Want something to happen at all costs—something, anything


A zoologist who observed gorillas in their native habitat was amazed by the uniformity of their life and their vast idleness. Hours and hours without doing anything. Was boredom unknown to them? This is indeed a question raised by a human, a busy ape. Far from fleeing monotony, animals crave it, and what they most dread is to see it end. For it ends, only to be replaced by fear, the cause of all activity. Inaction is divine; yet it is against inaction that man has rebelled. Man alone, in nature, is incapable of enduring monotony, man alone wants something to happen at all costs—something, anything…. Thereby he shows himself unworthy of his ancestor: the need for novelty is the characteristic of an alienated gorilla.

~ Emil Cioran, The Trouble With Being Born

Source: Quote – Schonwieder. Photograph – Tim McCoy


  1. Point very well taken..

    Liked by 1 person

  2. Reblogged this on Philosophy Impact.


  3. Yes, David; peacefulness sure beats activity – though some things do need to get done… Maybe there’s a middle ground?!

    Liked by 2 people

  4. Such a fascinating perspective…

    Liked by 1 person

  5. I think I am half gorilla…………

    Liked by 3 people

  6. Always in pursuit of the next best thing. Is kind of funny, really (not the ha ha kind). If man is incapable of enduring monotony, how come we endure so much of it in our pursuit of whatever it is we are pursuing? Rise at the same hour, workout at the same gym, take the same route to work, work until the same hour, eat dinner, watch t.v., go to bed at the same hour and then do it all over again, every single day. I’d say we’ve gotten pretty good at it.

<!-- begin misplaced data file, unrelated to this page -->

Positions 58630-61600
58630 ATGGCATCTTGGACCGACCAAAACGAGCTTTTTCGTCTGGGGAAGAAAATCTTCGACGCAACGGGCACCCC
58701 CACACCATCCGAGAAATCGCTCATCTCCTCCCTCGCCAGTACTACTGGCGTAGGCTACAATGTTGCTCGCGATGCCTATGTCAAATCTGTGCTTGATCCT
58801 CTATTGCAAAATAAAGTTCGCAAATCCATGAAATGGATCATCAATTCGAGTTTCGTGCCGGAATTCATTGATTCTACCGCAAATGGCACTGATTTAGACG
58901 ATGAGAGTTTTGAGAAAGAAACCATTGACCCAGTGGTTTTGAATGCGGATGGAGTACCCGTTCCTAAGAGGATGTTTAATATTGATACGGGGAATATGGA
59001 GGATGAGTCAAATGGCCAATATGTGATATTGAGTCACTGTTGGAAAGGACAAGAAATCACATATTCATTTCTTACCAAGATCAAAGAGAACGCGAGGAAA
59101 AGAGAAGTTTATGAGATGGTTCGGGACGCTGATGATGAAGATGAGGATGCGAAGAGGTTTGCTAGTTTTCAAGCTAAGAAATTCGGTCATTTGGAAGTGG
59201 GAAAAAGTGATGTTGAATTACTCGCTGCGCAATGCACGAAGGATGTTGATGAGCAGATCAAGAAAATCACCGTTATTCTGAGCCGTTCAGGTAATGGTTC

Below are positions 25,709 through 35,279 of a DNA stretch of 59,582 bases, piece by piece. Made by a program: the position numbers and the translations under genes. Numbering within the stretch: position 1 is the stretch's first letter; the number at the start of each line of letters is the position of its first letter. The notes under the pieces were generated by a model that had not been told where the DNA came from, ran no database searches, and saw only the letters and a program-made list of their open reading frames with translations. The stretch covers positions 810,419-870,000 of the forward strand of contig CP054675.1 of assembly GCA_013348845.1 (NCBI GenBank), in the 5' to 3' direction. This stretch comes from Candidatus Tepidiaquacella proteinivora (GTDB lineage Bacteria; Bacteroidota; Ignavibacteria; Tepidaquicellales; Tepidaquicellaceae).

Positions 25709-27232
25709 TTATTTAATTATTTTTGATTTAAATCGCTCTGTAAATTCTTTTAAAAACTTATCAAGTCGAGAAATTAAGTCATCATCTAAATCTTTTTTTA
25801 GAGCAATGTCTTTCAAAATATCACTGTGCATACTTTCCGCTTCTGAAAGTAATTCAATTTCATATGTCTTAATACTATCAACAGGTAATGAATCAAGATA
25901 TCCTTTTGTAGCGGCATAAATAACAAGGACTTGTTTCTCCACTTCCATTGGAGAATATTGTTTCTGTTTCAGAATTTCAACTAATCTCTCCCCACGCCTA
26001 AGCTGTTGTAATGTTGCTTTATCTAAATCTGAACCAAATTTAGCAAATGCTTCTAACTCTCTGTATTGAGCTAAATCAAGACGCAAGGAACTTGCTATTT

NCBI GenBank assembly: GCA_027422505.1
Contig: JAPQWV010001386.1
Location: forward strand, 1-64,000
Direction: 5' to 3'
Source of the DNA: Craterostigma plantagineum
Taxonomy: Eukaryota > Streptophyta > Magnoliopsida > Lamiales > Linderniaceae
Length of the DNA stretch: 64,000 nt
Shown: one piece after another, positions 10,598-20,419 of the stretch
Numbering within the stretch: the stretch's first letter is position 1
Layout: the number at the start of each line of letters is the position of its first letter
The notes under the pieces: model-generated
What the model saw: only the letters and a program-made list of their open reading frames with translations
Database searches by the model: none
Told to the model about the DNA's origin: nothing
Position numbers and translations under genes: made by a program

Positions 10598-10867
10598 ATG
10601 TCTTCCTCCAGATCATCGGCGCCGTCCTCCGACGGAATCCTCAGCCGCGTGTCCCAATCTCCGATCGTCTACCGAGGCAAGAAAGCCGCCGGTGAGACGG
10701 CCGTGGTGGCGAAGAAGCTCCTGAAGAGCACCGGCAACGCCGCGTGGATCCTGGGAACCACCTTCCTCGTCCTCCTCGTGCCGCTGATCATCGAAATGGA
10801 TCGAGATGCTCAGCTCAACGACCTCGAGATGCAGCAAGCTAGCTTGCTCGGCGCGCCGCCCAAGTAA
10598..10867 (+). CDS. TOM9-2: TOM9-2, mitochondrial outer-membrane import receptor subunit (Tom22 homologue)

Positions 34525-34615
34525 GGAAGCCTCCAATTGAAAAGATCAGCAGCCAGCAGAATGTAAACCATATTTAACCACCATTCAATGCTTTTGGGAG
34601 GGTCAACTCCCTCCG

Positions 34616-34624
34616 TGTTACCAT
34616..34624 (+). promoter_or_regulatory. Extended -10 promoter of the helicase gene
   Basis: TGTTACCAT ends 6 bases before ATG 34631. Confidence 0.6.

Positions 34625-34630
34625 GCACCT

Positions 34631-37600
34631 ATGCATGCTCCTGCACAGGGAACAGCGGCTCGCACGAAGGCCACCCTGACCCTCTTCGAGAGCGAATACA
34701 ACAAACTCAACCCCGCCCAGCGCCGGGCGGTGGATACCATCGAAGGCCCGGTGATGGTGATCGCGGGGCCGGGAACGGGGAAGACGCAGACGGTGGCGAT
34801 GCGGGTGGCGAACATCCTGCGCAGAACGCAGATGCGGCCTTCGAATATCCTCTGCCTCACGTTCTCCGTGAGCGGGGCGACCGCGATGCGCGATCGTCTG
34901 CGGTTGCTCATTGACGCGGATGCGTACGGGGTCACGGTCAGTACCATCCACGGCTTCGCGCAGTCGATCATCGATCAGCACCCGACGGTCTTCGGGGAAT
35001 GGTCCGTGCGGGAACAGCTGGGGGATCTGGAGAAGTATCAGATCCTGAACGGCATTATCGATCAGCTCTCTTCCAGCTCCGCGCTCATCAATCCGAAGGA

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  7. I guess that gorillas aren’t thinking about how much they must pack into their lives before they die.

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  8. This seems quite an ethnocentric perspective…. which I disagree with.
    I would say that busy achieving man is characteristic of someone living in industrial and post industrial societies.
    The more I travel the more I see and appreciate others who live more simply and slowly.
    What if our natural state is actually more like the guerrilla 🙂

    Liked by 2 people

  9. meditation is good for the soul. any soul.

    Liked by 1 person

  10. Food for thought.

    Liked by 1 person

  11. Unlike man, an ape does not contemplate what may be around the next corner. He may sense when something is near, but can not wonder about that when, as we.
    Just as a dog who sits by the front door awaiting his master’s return from work. To him it is as though his master just left.
    I’ve never seen an ape nor dog with a time piece; other than for novelty.
    That is why our animal friends can linger with no distress. They don’t experience boredom as we. Because boredom requires an affect of time.

    Liked by 2 people

  12. Wowza. Humbling. I am so very much one for novelty; something to respond to, etc. I am getting better at ‘being’, and can amaze myself on some days at my outstanding ability to do absolutely nothing, but at the same time, my mind is sooo happy when something new to react/respond to presents. I was fascinated to read the line: “Was boredom unknown to them?” What a mind-bending concept – I can’t fathom.

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  13. I’ve met a few humans much like this, society tends to call them lazy. But there’s something to ponder here, anyway. The “just being” aspect.

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  14. You know I have no trouble being still and relaxing! I would get on very well with the Gorilla’s. Its from all that time in Fi…..not going to say it :).

    Liked by 1 person

  15. Aww man … I know this already, but I hate to see it. Look at those eyes. Just look …

    Liked by 1 person

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